Safety in Numbers

Simon leading the top ptich of El Mancho. Thank to Chris Guest for the photo.

My life is governed by numbers (….and some letter!), E6, F7b, VI 6, V9. They are all numbers that I know, I have operated safely within those grades at various times in the past. Knowing your numbers is good, they are a benchmark we can measure our ability against. It is bragging rights. It is a whole host of stories. It is friends both present and absence. It is part of my life as a climber.

I will never be good enough to set the climbing world on fire with one of my ascents, but that’s not the point of it all. The point, if climbing has one, is to find where you are right here and right now. It is about pushing myself occassionally in a myriad of climbing displines and drawing a line in the sand. A reference point through which I can judge myself, we are our own harshes critics after all.

This last week those numbers have been winter climbing oriented, and having lead a V, 5/6 pitch last week, that line had moved. Mainly because the amount of mixed climbing I have done is limited.  The line was unknown and in trying to find the boundary, I headed out today to reappraise the situation. Having never made it to the top of Clogwyn Ddu it seemed appropriate to climb El Mancho, its number is VI, 7 and it even has 4 stars.

It has another number, it is 850m up the side of a mountain, a steep mountain. I did not count the steps, it felt like a few thousand too many. After all that sweating I was disapointed to see other climbers there, until a friends Chris Guest came into focus (My glasses steamed up so were in my pocket). He and ian were going for El Mancho as well, so we agreed to follow them.

Si led up the ramp and joined Chris at the belay. I joined them all below the now seriously steep wall. Ahead I saw the pitch, remembering its number I quickly tried to remember that it is a number within reach. For those who don’t climb and even those that do this may sound weird, but in my mind within seconds I had climbed the route. That to me is the hardest part of climbing, the belief. When its there, its there and when its not finding it can be more challenging than the actual physical climbing.

Today it was there, and I was chomping at the bit. Hooking along the ramp, good gear abounds for a route this steep. A few committing pull up off good sticks and the worse was in the bag. It was now my time to join Chris and Ian for a chat. It was like hot desking on the belay, which a few years ago would have ruined the expeience for me. Today it was the social side to climbing that I enjoy. The short chats with a band of brothers in pumped forearms.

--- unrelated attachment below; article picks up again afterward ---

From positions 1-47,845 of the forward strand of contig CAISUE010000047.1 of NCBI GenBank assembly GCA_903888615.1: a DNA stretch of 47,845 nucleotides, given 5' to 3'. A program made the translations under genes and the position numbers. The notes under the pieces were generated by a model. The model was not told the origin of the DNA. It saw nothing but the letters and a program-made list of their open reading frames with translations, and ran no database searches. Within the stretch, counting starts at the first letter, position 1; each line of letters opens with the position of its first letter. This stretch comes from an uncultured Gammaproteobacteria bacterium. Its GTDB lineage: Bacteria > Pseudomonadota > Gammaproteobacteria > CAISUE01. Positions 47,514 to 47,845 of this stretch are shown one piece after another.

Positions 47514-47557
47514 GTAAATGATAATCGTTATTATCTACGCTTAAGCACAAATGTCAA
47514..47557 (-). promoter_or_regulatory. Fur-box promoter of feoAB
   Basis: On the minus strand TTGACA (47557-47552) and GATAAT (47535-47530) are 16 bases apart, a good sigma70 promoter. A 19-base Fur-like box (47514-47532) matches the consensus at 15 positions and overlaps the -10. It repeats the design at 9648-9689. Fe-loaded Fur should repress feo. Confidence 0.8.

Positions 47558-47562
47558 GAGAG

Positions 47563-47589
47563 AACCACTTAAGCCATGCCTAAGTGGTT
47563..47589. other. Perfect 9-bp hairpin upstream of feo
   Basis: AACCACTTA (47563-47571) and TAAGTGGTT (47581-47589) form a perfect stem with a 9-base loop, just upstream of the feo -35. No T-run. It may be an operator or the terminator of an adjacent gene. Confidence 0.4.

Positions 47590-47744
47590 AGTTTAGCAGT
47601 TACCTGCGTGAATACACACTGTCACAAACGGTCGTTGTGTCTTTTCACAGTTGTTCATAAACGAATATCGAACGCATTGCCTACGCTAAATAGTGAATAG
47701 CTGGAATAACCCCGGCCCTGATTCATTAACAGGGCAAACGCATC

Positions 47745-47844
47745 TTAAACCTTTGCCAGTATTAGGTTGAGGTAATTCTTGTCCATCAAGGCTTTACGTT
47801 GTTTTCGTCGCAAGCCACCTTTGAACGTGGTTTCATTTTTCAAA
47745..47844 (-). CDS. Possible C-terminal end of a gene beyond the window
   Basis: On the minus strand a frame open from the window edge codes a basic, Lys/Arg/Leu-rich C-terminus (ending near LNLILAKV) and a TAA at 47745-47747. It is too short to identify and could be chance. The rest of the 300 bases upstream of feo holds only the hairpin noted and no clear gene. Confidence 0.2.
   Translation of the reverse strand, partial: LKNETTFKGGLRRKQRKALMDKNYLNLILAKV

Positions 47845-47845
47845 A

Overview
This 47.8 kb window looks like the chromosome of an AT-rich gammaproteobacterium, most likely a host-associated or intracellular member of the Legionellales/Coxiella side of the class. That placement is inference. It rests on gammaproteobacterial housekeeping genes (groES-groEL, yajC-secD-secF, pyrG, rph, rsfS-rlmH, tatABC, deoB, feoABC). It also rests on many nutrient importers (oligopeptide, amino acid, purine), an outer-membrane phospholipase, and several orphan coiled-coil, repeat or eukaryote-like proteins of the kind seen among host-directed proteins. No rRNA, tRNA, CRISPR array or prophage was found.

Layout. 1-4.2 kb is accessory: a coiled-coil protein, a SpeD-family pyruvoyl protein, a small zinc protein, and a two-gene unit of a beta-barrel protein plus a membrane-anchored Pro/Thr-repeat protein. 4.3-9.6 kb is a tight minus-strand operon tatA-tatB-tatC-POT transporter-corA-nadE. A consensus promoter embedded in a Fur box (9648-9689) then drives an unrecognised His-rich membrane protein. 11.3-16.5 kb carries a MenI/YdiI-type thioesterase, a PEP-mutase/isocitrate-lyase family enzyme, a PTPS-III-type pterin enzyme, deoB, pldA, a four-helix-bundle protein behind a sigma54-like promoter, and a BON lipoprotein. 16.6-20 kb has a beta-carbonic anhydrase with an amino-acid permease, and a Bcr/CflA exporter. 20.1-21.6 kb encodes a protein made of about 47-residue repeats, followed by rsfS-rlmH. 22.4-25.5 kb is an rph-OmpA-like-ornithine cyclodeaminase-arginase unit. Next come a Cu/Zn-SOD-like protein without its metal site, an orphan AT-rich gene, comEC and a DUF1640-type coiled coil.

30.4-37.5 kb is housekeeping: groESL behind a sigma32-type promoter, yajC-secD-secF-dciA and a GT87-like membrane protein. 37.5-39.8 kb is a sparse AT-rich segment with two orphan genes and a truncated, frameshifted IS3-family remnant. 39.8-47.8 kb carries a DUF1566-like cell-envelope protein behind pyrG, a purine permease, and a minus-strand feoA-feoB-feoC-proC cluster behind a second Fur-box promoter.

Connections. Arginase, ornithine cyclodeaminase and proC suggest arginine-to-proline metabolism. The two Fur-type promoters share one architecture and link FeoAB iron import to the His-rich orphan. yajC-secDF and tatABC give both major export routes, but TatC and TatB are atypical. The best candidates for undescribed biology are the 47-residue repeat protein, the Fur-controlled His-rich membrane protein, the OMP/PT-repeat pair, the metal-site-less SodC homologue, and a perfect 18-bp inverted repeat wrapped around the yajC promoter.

Me leading the first hard pitch of El Mancho. Thnak to Si Lake for this.

Chris went up and Simon moved in to fill his space. Cameras, jackets and rack are swapped. Words are said and simon disappears after Ian who is now on the infamous bellyflop ledge, looking down at us. Like a beefed up winter man sized version of  Shadrach chimney exit.

All too soon and the rope goes tight and simon calls on belay. This pitch despite being on the blunt end of the rope I am unsure of. Straight away I use brutal force and ignorance to thug my way up on bomber hooks. Only to be stuck by a wide crack. I resorted to fist jamming, it is mixed climbing after all.

Si on the first steep corner with uber hooks. Here he shows good technique, I opted for brute force.

All too soon and I am level with the ledge, eyeing it up. The ledge stares back. My attempt at a dignified approach lasted less than the time it took me to wedge my axe in the crack at its back. Torquing it in with twice the force as was actually needed and there I am. Facedown looking down the crag. My mind has Charlie Croacker’s expression as he say ‘right no body move’, but move I must.

I do the 6th thing I ever learnt and rollover followed by the 5th sit up. Above I find a hook and manage to move to number 10 and stand up with the aid of funiture. Whilst physically getting stood above the overhang is the crux, the bomber hooks mean I go for option B in winter climbing, pull like a tractor. Above the holds sketch out and mental I am push to get my head round what will hold my weight and what won’t. My best guesses play out and I join Simon at the top of El Mancho my finest ever winter route.

The numbers fade along with the sun, but the deep satisfaction of the battle lingers like the warm glow of windburnt cheeks.

Thanks go to Simon he has a guiding website like me at North Wales Climbing and Chris Guest who also does what I do through Skylark Mountain Adventures. They supplied the photos from todays adventure.


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